API integration and mocking

api mocking tools and frameworks

This post summarises the benefits of using backend service mocks during APIs development. It lists the most popular API mocking frameworks and libraries used across the industry. Read the API mocking tutorial for practical steps.

Why we need mocks?

Mocking is part of software development lifecycle in almost every organization.

Why its so common?

In times of continuos deployment and DevOps practices – automation is the key element of modern software development lifecycle.

Automation allows development teams to utilise the array of software tools to significantly increase the productivity and software quality and faster time to market.

However, in order to continuously develop and test applications you have to handle multiple dependencies.

Many times, the dependencies are not under our control. We have no influence how these dependency systems are developed, released or tested.

This is where mocking comes to the rescue.

Your team can build and maintain mocks which behave like dependency systems as far as your consumer applications are concerned.

Development Environments

api mocking in development environments

Usually, while developing applications you teams have several environments.

Starting with development and team specific environments, other common ones are testing, performance testing, user acceptance, etc.

Development environments are by definition mostly broken and unstable. And they mostly benefit from dependency mocking.

You should carefully asses what problems mocks are solving in other environments and use mocks there if needed as well.

In environments like user acceptance – mocks are not recommended. As all systems should be running smoothly.

Contract First

The main rule of mocking is that mocks should behave like the actual services.

The common way of agreeing this is to have fixed specifications and contracts between client and the service.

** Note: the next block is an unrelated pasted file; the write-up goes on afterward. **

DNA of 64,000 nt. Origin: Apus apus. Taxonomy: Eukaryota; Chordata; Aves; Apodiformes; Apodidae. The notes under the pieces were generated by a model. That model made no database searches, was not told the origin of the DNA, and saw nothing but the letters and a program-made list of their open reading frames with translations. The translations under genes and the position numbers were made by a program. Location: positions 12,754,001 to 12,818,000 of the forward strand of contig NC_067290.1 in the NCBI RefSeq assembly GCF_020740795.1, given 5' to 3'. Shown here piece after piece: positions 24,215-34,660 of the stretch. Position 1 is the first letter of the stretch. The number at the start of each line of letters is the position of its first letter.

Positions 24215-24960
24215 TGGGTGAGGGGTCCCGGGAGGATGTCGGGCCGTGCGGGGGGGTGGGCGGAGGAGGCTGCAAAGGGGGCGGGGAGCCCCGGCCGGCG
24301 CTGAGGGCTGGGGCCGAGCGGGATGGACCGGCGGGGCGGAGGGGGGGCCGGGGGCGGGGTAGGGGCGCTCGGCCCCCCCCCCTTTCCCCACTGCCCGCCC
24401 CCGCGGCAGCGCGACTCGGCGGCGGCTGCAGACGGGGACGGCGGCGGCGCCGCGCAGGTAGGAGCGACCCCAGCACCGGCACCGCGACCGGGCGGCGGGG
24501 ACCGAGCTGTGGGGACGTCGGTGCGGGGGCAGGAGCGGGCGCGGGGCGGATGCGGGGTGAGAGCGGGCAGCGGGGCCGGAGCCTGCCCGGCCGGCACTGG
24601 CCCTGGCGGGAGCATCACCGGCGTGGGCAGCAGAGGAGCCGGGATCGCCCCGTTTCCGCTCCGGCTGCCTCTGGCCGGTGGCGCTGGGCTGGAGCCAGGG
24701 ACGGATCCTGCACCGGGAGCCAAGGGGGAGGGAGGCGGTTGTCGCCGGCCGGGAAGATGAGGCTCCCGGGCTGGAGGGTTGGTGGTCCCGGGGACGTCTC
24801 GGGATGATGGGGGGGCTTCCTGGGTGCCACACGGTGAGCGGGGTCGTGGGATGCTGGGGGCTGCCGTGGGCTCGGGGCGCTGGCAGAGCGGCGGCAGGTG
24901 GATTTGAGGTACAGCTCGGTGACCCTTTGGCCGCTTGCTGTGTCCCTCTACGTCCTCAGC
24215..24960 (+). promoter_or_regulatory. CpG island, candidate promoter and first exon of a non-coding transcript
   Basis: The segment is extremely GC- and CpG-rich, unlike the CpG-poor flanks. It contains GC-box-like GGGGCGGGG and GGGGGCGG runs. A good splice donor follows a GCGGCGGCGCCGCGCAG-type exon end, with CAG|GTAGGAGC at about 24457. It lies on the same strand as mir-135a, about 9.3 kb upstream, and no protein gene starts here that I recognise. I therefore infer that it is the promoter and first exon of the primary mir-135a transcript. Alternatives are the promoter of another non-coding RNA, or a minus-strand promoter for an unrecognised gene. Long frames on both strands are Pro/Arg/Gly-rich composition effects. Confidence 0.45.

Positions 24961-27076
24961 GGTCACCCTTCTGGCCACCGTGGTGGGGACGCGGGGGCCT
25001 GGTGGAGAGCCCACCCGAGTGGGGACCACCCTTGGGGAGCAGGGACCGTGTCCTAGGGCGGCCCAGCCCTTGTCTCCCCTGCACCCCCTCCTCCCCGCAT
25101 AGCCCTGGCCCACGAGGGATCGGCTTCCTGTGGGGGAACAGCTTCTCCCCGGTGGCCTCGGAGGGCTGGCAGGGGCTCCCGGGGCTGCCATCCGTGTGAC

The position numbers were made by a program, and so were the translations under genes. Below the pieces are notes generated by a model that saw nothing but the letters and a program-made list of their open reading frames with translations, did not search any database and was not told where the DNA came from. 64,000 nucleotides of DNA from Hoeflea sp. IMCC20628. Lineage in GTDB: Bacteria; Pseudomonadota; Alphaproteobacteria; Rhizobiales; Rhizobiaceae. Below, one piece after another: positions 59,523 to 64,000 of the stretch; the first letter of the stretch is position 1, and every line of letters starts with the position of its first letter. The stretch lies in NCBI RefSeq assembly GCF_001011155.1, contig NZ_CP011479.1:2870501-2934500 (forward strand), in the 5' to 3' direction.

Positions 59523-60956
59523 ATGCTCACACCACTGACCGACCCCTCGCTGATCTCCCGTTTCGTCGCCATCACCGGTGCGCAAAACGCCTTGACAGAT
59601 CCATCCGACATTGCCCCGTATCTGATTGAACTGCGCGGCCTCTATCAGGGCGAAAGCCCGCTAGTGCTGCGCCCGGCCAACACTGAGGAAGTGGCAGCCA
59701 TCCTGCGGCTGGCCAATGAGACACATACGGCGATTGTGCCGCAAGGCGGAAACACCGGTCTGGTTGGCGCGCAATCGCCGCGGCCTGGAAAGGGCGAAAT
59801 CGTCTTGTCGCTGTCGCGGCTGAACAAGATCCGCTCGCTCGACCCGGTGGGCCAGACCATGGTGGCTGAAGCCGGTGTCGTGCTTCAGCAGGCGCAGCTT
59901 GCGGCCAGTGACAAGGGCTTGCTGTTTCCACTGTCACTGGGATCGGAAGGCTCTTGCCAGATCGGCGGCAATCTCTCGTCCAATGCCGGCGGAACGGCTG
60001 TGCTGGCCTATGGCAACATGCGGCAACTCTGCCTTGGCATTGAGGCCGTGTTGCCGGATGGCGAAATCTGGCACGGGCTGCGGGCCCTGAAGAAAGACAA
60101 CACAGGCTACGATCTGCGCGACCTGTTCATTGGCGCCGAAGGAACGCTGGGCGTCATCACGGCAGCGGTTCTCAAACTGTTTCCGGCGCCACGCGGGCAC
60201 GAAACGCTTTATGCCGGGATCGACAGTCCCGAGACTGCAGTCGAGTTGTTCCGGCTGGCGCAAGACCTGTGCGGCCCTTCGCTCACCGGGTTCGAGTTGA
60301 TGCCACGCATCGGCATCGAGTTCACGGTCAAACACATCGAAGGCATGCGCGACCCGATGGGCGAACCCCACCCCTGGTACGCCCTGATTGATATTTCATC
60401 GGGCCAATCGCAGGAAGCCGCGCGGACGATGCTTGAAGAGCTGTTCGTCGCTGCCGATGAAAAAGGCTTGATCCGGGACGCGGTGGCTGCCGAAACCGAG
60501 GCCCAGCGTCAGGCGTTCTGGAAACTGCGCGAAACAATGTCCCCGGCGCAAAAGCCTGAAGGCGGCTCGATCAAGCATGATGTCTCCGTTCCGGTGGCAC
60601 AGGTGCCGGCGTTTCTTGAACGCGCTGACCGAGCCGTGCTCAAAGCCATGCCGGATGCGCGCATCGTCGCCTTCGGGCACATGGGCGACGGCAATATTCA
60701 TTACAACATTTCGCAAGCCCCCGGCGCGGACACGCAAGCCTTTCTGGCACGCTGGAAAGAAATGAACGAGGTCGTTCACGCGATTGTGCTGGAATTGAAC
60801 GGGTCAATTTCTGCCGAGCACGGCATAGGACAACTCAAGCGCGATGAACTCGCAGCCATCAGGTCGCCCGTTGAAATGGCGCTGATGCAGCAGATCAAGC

In REST API integration world, this is usually achieved by using OpenAPI specification (previously Swagger).

Such specification document can be version controlled and tracked for any changes. (consumer driven contracts are popular within the industry).

This way, even if the full dependency service functionality is not ready – we can create mocked ones which still correspond to the agreed specification.

Example of such OpenAPI specification can be created in JSON or YAML formats.

API mocking frameworks and tools

Below list has the most popular API integration and mocking frameworks and tools.

  • WireMock – Java based, simple API mock server.
  • sMockin – Java based API simulator
  • Amokjs – lightweight API mocking library, written in JavaScript. Example API mock project.
  • Mockbin – API response generator with cloud based UI.
  • Mocky – simple API response mocking tool, based on Scala.
  • Mockoon – API mocking tool, including nice UI, build with JavaScript and Electronjs
  • Mountebank –  is advanced mocking framework,  which allows to create service virtualisation and emulate APIs.
  • Karate –  Testing framework, which can be used for creating API mocks.
  • SoapUI Mocks – best known tool for working with SOA type services, it also provided mocking capabilities.
  • Mockapi.io – cloud based API response mock service.
  • Wilma – Service stub and transparent proxy, which allows to capture and analyse API requests.

 

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4 Responses

  • Great article, I’d like to add a new product I’m working on, restpoint.io

    Restpoint enables to you auto-generate and deploy an API with backend to the cloud from your JSON or OpenAPI, no coding. In no time, have a real working API in the cloud you try out and share with others for feedback.

    Great for mocking, testing or experimenting.

    • Would be interesting to know what technologies you are using under the hood to build API service from OpenAPI?

  • Great article, thanks for listing my app, Mockoon 🙂

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